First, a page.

Pocodisco: The Sonic Performativity of Grief, Grievance and Joy in Diaspora
November 2, 2021 (Tuesday) — 5:15 pm to 7:30 pm
Penn Music Building
201 S. 34th Street, Room 101
Through a performance ethnography of two long-standing SWANA (Southwest Asia and North Africa) club nights--"1002 Nights" in San Francisco and "Discostan" in Los Angeles--this talk develops the idea of "sonic performativity" as a jubilant expression of diasporic melancholia evident in spaces I term "pocodiscos" or postcolonial discos that commemorate postcolonial liberation struggles of the latter 20th century.
I am an anthropologist, feminist, queer and critical race theorist, born in Tehran, Iran, and raised in Nashville, Tennessee. My work sits at the intersection of sound, the senses, film and performance studies with an emphasis on diaspora and psychoanalysis. I am the author of Modernity’s Ear: Listening to Race and Gender in World Music (NYU Press, 2015) and Switched-on Bach (Bloomsbury Academic, 33 1/3, 2019). I am currently completing my third book, tentatively titled “We See with the Skin: Zora Neale Hurston’s Synesthetic Hermeneutics”. I have previously published in the Radical History Review, American Quarterly, Current Musicology, Feminist Media Histories, Hypatia, Feminist Studies, GLQ, Theater Survey, and Sounding Out!.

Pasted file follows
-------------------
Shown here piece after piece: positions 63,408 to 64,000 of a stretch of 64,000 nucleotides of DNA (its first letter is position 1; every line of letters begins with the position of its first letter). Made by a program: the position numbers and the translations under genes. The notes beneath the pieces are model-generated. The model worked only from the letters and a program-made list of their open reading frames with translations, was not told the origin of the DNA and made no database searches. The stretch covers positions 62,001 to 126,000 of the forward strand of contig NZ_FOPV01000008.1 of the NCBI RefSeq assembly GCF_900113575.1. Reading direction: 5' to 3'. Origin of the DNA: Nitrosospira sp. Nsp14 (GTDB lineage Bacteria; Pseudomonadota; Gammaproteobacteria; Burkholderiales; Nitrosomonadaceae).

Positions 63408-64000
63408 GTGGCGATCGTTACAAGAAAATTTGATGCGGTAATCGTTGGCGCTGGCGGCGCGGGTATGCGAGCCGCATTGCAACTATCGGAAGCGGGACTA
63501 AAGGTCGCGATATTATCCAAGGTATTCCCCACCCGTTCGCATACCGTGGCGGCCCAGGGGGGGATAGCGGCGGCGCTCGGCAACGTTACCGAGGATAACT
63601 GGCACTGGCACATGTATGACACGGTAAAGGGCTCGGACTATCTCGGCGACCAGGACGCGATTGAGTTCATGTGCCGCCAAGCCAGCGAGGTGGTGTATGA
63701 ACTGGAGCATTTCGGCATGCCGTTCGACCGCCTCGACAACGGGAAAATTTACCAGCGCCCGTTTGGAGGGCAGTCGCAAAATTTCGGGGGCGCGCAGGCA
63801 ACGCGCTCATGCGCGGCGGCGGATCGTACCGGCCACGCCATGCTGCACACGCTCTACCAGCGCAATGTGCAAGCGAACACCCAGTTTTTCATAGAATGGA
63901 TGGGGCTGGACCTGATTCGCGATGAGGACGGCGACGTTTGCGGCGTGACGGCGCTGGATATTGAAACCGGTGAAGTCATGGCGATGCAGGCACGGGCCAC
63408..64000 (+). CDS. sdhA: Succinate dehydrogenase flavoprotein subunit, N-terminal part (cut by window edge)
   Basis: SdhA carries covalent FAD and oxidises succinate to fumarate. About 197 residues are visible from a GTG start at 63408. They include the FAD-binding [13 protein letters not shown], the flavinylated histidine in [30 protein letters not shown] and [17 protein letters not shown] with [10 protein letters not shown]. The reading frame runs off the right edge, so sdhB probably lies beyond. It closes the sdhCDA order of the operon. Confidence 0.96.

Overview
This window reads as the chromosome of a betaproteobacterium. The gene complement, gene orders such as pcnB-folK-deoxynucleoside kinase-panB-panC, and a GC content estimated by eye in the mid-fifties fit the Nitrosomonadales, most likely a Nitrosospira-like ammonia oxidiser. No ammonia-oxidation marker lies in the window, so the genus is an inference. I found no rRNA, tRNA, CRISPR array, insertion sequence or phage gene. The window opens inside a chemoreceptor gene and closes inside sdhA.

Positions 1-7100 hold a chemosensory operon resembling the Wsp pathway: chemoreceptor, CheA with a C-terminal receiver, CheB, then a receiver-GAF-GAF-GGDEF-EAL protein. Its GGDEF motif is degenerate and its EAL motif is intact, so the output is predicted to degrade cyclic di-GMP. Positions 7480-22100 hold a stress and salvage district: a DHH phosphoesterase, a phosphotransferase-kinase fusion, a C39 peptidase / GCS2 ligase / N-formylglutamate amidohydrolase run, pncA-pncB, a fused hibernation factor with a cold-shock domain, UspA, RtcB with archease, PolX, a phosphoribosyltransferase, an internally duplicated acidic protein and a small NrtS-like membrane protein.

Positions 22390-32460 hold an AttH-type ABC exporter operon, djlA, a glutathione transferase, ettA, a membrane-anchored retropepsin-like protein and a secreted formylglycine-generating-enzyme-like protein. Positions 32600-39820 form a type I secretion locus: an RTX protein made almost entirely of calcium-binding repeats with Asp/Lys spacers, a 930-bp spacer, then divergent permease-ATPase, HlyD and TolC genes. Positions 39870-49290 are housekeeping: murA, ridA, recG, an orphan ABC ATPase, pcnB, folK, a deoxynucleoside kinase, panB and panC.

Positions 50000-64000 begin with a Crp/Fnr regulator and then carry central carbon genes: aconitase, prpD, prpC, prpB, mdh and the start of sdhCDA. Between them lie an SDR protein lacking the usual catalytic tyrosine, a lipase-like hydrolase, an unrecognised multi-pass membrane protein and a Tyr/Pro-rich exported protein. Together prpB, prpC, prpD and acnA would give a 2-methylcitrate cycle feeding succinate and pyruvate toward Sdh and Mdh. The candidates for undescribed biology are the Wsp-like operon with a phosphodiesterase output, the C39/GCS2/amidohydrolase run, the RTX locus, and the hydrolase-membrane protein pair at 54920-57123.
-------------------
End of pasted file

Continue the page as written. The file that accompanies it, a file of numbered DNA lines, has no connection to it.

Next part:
This event is part of the Department of Music’s main Colloquium Series, which showcases new research by leading scholars in music and sound studies and composers both in the United States and internationally.